Brittany Marcoux is a photographer and visual artist from Massachusetts. In 2016 she received her MFA in photography from the Massachusetts College of Art and Design. She has exhibited at the Danforth Art Museum in Framingham MA, AS220 in Providence RI, §üb∫amsøn, Aviary Gallery, and Nave Gallery in Boston MA. Marcoux is currently a teaching assistant in the Visual and Environmental Science department at Harvard University.


Since my parents’ estrangement, four years ago, my perspective shifted into a realm of bitter contemplation, analysis, and critique. Their separation after 25 years of marriage has unsettled not only the foundation of our household but with divorce procedures just underway, I’m noticing that the effects of this event are altering everything: I look at places, people, and (most significantly) objects with different eyes, questioning their purpose, truth, and actuality. This shift accounts for the way I photograph my subjects, taking them out of their context, and into a separate environment for singular speculation. Using installation, edited home videos, and a photographic book, childhood memories are re-created and transformed into tangible layers of self-reflection.

These layers are made physical through constructed images, edited home video footage, and an installation of a room in my childhood home. Through the use of furniture, objects, wallpaper, carpeting, lighting, and scent, the room transports viewers into the past, mine and perhaps theirs. As the old TV flickers between repeating birthday parties, analog static, and cigarette smokers, the audience may recall moments from their own family history, gathered around the giant console TV set, just as it appears in the fabricated room. The video serves as a connector between past and present, personal and universal connection, and also the installation room and photographs. As actions are repeating on screen from a past era, scents, objects, and the book of photographs serve to bring the audience back into present day. The elements that make up the assemblage of my childhood room mimic the way that memories are recalled, questioned, forgotten, confused, and replayed.

Denton Crawford

I was born in Ft. Leanard Wood, MO. and spent most of my childhood and adolescence between the southeastern United States, Germany, and England. I received my BFA from The University of South Florida in 2007, and my MFA in 2011 from The University of Georgia. I’ve exhibited work in California, Seattle, Buffalo, Rochester and at various galleries in the southeast. I work in a variety of materials and visual strategies, merging 2D and installation. Among other things, I enjoy hiking, being outdoors, and going on adventures with my 6-year-old. I currently live and work in Rochester, New York, where I teach a variety of fine art classes at The Rochester Institute of Technology.


My work investigates the relationship between mysticism and the absurd and how personal experience informs our understanding of each. Incorporating landscape and abstraction, combining reality with fantasy, and the ideal with the absurd, I create personalized accounts of experience that explore the boundaries between logic and belief. I like to think about how familiar objects and imagery can resonate with the viewer in ways that cannot be fully understood or codified, crafting a disembodied sensation. The work is fed by conflicting ideologies, presenting unnatural events or ephemera that seem at once enticing and suspicious. The hope is to set the stage for moments of experience informed by the viewers’ own relationship to the work. I want to give them a moment that they will not forget.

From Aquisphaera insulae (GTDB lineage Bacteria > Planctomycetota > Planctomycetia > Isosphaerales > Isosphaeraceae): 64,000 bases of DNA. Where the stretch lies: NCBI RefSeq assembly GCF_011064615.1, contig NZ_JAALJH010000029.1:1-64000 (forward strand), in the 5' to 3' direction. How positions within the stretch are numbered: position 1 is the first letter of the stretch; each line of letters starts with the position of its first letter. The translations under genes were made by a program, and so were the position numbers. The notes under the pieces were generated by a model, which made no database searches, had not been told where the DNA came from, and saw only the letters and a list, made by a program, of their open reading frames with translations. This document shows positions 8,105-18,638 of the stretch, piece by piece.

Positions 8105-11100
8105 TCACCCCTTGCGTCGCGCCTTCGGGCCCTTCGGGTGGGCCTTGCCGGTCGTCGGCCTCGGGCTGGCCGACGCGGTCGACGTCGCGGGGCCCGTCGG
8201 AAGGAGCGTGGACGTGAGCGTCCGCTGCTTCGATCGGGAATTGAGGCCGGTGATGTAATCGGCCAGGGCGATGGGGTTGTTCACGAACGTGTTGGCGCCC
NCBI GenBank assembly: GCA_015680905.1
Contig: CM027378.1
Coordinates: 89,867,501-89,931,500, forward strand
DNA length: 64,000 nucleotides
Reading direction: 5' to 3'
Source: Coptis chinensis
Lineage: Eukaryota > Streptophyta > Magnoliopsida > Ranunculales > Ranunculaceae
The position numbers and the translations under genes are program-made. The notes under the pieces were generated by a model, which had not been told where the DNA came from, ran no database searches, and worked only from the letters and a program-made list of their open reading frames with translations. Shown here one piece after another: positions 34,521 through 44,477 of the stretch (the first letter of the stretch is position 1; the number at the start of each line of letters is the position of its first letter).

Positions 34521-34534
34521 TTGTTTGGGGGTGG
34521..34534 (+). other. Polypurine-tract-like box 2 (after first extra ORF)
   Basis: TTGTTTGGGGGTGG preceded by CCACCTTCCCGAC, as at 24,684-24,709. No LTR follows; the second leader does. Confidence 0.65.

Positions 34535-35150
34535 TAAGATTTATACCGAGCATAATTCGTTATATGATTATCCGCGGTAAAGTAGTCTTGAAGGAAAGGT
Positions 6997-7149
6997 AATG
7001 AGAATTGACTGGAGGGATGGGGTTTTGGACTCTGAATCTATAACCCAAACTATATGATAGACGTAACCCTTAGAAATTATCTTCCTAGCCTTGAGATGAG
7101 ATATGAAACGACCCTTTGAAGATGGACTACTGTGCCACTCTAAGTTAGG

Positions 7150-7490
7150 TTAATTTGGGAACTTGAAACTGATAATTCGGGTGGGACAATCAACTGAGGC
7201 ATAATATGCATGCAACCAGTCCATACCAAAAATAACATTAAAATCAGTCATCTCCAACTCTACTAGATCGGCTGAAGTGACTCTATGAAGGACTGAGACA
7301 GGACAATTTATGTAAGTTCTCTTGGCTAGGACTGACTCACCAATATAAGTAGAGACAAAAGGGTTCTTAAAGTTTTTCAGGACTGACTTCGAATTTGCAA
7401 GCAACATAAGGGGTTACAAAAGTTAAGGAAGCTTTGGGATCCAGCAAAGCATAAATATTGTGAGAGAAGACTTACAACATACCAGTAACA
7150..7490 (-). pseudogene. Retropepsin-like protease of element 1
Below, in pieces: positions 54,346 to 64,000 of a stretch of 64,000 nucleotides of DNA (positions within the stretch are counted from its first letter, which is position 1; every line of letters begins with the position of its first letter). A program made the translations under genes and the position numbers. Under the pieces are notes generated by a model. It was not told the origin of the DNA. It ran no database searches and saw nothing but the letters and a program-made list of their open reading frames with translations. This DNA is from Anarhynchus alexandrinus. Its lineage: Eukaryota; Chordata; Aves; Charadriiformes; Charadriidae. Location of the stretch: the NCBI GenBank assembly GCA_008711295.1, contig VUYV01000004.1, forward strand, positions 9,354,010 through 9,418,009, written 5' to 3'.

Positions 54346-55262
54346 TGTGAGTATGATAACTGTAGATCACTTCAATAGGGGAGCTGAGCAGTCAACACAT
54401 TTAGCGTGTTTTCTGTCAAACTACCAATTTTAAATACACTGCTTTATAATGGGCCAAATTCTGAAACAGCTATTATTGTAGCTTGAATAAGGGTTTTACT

Ideas and visual cues are drawn from a wide range of sources. Mostly revolving around places I’ve lived or visited, these works portray moments from fictional narratives derived from various literature, art history, conflicting philosophies and personal adventures or misfortunes. My own photos and sketches, found imagery and objects, and art works throughout history all inform my visual narrative. The work is as much based on thoughtful research, as it is intuitive decision-making and playful speculation. Literary and philosophical influences include Albert Camus, Joseph Campbell, Agnes Martin and H.P. Lovecraft, among other works of literature and film.

My most recent paintings and sculptures are an exploration of the relationships between religious belief, political affiliation and individual rights and freedoms. Much of the impetus for this work is drawn from my adolescence and recent social and political events. Strange lights in the distance, metaphysical figures and objects, and obscure landscapes leave the viewer to build a dialogue with the work based on personal beliefs and experiences, allowing them to fulfill the narrative on their own terms. My hope is to draw the viewer into this altered space where they might suspend themselves in the moment, lingering in the work, and reexamine what they typically believe to be true.


Jovanni Luna

Jovanni Luna was born in Wenatchee, Washington. He received his BFA from Washington State University (2013), and MFA from Columbus College of Art and Design (2015). He is currently living in Brooklyn, NY. Sculptural paintings are an exploration into discovering a balance with the two mediums. The way the paintskins are manipulated and then arranged on the shelves are based on the surroundings the artist experiences.


The use of donated house paint has evolved from an economical standpoint to a method of recycling a material that might have been forgotten in the corners of basements and garages. It is about staying loyal to a material that has allowed me to manipulate it to the extent of my curiosity.

With instinctual repetitive actions of layering, cutting and rolling the paint, this laborious process of working becomes hidden with each additional layer of material, obscuring the actions before it, only allowing subtle cues to be seen in the end: hints of color, gentle textures, subtle brush strokes. I consciously determine the layout of each piece, a simplistic look from afar and complex design up close.


Issue II, ArtCreate! Magazine